On of the things that has really bugged me over the last couple of years is the lack of Apple support on campuses across North America. Students are constantly being told that online quizzes or exams aren’t formatted for Apple based systems, and that failure to complete an exam because a lack of compatibility would still result in a failed grade.

Nazi IT policies just took a hit today

A friend of mine attending law school at the University of Michigan was actually given a “specification” listing so he could find the most compatible laptop that would fit “seamlessly” into their infrastructure. I immediately threw up in my mouth a little bit. Somehow, in today’s world, IT departments fail to create a network that can’t handle the diversity found on campus. It always perplexed me that an institution, such as a University, that often boasts of their “understanding” and diversity culturally, can’t put together an “online” quiz that adheres to standards and uses technologies that would allow students to choose their platform of choice.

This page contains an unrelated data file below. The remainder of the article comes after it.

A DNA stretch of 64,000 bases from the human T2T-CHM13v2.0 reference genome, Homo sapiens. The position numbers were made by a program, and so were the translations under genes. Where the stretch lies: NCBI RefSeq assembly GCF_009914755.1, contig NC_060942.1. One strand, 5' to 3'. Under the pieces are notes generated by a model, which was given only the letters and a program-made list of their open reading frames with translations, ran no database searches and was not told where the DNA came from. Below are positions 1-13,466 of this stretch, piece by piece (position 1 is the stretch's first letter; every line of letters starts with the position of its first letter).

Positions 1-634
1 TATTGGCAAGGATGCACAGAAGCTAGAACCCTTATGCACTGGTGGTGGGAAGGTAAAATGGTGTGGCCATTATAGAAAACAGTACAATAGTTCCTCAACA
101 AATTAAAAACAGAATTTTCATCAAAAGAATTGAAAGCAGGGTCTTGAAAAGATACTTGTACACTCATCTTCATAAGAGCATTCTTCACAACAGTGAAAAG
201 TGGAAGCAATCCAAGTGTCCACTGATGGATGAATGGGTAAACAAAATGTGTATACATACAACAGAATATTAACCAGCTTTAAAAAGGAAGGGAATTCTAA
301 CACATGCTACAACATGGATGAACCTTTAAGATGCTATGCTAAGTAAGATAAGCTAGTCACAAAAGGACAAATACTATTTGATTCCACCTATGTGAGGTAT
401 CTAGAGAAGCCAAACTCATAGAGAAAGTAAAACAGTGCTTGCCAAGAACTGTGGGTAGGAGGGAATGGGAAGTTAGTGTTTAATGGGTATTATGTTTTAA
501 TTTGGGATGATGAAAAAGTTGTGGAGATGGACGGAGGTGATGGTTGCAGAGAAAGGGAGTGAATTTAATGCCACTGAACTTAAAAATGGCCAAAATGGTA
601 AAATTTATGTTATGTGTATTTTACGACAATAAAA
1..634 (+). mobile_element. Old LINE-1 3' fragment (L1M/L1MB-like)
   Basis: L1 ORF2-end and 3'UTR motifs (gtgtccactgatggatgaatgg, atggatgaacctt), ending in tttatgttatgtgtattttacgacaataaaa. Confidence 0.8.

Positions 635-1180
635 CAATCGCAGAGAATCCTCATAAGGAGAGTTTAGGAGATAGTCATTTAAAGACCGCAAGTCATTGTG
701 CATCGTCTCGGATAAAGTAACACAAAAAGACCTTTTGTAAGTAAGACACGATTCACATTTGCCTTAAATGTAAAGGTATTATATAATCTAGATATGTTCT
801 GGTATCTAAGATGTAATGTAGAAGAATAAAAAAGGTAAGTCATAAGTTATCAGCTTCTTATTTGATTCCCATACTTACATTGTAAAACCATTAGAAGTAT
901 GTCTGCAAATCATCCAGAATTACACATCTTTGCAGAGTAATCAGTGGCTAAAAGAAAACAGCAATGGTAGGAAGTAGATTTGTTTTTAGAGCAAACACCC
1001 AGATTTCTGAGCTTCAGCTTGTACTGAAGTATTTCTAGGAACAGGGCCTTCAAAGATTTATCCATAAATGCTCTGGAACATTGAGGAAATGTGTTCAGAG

Students will be getting hands on with OS X

Anyway, given the recent success of the Get A Mac campaigns and the increased use of Apple machines on campus, most institutions are being forced to adopt new policies. News has rolled in today that a Canadian University, Nipissing, is going to be the first Canadian institution to offer Bachelor of Education students Macbooks with both Windows and OS X. It’s long been understood that the first step in changing the past is altering educational curriculum to coincide with the new goals of a nation or institution, so getting OS X in the hands of educators at Nipissing will only help Apple in the future, as teachers show students OS X over their careers. While that’s an exciting proposition for any Mac fan, it’s certainly an huge sigh of relief for students who are Mac users. The tide is turning, and pretty soon, we won’t have to have “active x” to write our exams, or Internet Explorer to get our course notes.

Can I get three cheers for Nipissing?